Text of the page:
Best High Protein Foods for Healthy Eating

Written by
Lisa @ 8fit
Written by
Lisa @ 8fit
  • facebook
  • twitter
  • pinterest

Take a moment to appreciate that beautiful body of yours — that body that supports and guides you through life, fighting to keep you safe, giving you a place to call home. We wouldn’t have this body (or any body for that matter) without protein.

Protein is the foundation of our body. It constructs cells, muscles, enzymes, hormones, neurotransmitters, and immune antibodies. It also helps with growth and repair, keeping us healthy and strong. Just like building a house, we need the right materials to lay the foundations to structure our body.

Types of amino acids

High protein foods are composed of amino acids, the building blocks of life. There are 21 amino acids that arrange themselves in different combinations according to your body’s needs. Just like the building and upkeep of a house, you need the right amount of wood, cement, bricks, piping, plumbing, paint, etc., on hand whenever you need to make additions, changes, or repair your home.

Amino acids are classified as essentialconditionally essential, or nonessential. Consider these classifications as a general — not strict — guideline when designing or selecting a food plan. It’s difficult to know the specifics about each person’s daily amino acid usage and needs as it can depend on many different circumstances (stress, illness, growth, activity).

Nine of those 21 amino acids are essential amino acids, meaning that your body can’t produce them on its own and acquires them from high protein foods. They each serve a different purpose, benefiting everything from brain health and cell formation to detoxing.

  1. Histidine: Used to produce neurotransmitters helpful for sexual, digestion, and sleep cycle functions.

  2. Isoleucine: One of three branch-chain amino acids which help build muscle. It also supports the production of red blood cells and energy metabolism.

  3. Leucine: Another one of the three branch-chain amino acids that enables building muscle. It also assists with wound healing and regulating blood sugar.

  4. Valine: Last of the three branched-chain amino acids known to stimulate muscle growth and energy production.

  5. Lysine: Enables hormone and enzyme production, aiding in the absorption of calcium. It increases energy, improves the immune function, and produces collagen

  6. Methionine: Needed for tissue growth and absorbing minerals (zinc and selenium). A key player in the detoxification process.

  7. Phenylalanine: Helps produce neurotransmitters epinephrine and norepinephrine, responsible for fight or flight instincts.

  8. Threonine: Supports skin and connective tissue health by producing collagen.

  9. Tryptophan: A precursor to serotonin, the “happy” neurotransmitter that regulates appetite, sleep, and mood.

Conditionally essential amino acids

Considered to be non-essential conditionally essential amino acids may be required in more substantial amounts during certain circumstances such as illness, post-surgery, injury, or stress.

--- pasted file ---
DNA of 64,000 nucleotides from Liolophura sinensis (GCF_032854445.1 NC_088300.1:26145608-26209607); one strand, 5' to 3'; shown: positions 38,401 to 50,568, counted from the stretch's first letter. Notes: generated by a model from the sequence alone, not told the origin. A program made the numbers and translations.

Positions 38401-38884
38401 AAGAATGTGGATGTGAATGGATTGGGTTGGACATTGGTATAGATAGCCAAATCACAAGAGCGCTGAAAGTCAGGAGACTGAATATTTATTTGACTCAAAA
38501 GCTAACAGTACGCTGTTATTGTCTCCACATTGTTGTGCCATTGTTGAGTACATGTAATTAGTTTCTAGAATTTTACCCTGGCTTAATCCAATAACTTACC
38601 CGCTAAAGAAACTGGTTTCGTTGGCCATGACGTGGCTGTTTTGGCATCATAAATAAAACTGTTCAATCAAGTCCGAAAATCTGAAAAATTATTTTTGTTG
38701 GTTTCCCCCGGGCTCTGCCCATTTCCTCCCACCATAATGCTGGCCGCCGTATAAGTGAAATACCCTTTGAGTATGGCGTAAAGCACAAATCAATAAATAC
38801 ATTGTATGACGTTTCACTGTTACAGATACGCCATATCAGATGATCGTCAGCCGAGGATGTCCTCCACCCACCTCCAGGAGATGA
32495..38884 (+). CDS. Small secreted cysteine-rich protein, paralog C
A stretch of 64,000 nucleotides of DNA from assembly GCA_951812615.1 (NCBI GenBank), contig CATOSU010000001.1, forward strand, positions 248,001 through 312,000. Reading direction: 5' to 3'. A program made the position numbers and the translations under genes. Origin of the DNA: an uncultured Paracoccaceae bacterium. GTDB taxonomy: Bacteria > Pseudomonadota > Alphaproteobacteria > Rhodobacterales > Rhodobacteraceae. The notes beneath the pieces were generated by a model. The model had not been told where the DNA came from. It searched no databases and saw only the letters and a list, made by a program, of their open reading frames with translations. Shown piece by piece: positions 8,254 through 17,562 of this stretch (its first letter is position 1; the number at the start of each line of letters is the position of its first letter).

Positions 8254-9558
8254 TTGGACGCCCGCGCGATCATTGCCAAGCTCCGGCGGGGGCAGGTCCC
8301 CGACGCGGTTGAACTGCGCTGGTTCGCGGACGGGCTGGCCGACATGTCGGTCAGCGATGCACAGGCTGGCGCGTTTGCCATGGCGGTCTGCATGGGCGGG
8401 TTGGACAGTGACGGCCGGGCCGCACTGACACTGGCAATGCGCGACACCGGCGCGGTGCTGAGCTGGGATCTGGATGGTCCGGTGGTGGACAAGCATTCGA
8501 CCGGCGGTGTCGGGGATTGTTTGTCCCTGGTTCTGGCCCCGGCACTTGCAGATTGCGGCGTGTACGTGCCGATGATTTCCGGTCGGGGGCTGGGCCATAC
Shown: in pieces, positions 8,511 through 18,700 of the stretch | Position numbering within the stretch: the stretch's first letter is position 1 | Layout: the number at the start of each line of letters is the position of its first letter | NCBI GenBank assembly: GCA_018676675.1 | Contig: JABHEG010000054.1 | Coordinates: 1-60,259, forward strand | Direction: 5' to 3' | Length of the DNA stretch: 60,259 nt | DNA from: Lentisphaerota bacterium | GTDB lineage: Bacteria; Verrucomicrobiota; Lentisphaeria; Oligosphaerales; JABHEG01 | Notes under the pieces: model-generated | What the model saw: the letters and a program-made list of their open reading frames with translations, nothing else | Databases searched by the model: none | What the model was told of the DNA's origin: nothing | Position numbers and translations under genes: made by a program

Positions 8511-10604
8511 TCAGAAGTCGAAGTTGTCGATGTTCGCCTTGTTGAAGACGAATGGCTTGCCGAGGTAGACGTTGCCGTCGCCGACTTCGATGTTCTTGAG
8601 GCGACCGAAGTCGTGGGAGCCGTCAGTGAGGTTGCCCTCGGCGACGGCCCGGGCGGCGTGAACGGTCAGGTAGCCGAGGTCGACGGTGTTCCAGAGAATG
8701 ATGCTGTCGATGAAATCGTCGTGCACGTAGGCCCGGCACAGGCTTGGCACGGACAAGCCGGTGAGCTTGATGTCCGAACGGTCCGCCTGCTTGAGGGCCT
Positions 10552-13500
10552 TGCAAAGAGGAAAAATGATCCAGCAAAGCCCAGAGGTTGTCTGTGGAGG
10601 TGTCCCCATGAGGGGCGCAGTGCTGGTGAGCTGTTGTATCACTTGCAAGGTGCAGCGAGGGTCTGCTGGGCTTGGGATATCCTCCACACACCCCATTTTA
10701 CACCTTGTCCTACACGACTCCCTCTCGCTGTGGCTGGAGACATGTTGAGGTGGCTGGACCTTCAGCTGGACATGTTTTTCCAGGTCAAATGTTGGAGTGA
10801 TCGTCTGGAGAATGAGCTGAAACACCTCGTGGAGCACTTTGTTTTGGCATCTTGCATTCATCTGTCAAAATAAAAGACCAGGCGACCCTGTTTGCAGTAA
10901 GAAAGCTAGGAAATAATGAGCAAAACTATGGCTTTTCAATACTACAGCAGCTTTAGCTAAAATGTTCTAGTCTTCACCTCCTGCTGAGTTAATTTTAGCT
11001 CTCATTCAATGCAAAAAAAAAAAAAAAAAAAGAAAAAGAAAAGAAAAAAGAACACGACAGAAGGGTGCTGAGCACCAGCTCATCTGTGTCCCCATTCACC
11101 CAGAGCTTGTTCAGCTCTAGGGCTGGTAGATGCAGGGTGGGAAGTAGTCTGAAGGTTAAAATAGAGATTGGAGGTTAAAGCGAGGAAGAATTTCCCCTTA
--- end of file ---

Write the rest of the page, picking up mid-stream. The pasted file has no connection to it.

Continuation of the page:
• Arginine

  • Cysteine

  • Glutamine

  • Tyrosine

Nonessential amino acids

Required for normal health and growth, nonessential amino acids can be synthesized by the body.

  • Alanine

  • Asparagine

  • Aspartic acid

  • Glutamic acid

  • Proline

  • Serine

Pairing high protein foods

Foods with all of the essential amino acids mainly come from animal products (meat, eggs, poultry, dairy, fish). Soy (like the tofu in our Orange Tofu Stir-Fry photo below), quinoa, and buckwheat are a few of the plant-based variants that contain all of the essential amino acids. Other plant-based foods such as legumes, nuts, seeds, grains, and vegetables are considered to be incomplete as they lack one or more of the essential amino acids. However, you can remedy this by simply mixing and matching your foods.

These pairings of plant-based foods, eaten throughout the day will ensure you meet all of our amino acids needs. Mix and match the foods below while focusing on a consistent variety of high protein foods. 

  • Primary food: Corn

  • Limited amino acid: Tryptophan, lysine

  • Complementary foods: Legumes (beans, lentils)

  • 8fit recipe: Lentil Tacos

  • Primary food: Vegetables

  • Limited amino acid: Methionine

  • Complementary foods: Seeds, nuts, and oats

  • 8fit recipe: Sesame Wrap 

  • Primary food: Nuts and Seeds

  • Limited amino acid: Lysine

  • Complementary foods: Legumes (beans and lentils)

  • 8fit recipe: Soaked Peanut Butter Oats with Orange + Flaxseed

  • Primary food: Grains

  • Limited amino acid: Lysine, threonine

  • Complementary foods: Legumes (beans and lentils)

  • 8fit recipe: Smashed White Beans on Bread

  • Primary food: Beans

  • Limited amino acid: Methionine

  • Complementary foods: Grains, nuts, and seeds

  • 8fit recipe: Tuscan White Bean Stew + Sunflower Seeds

Want to make sure you have enough protein variety in your life? Sign up for the 8fit Pro app. Our in-house nutritionists make sure that all of the recipes meet your minimum daily protein intake, so you enrich your body with all those fantastic amino acids.

Do you like our articles?

Subscribe to our email newsletter to receive weekly articles and great inspiration.

By providing your email address, you agree to our Terms & Conditions and Privacy Policy.

Related Articles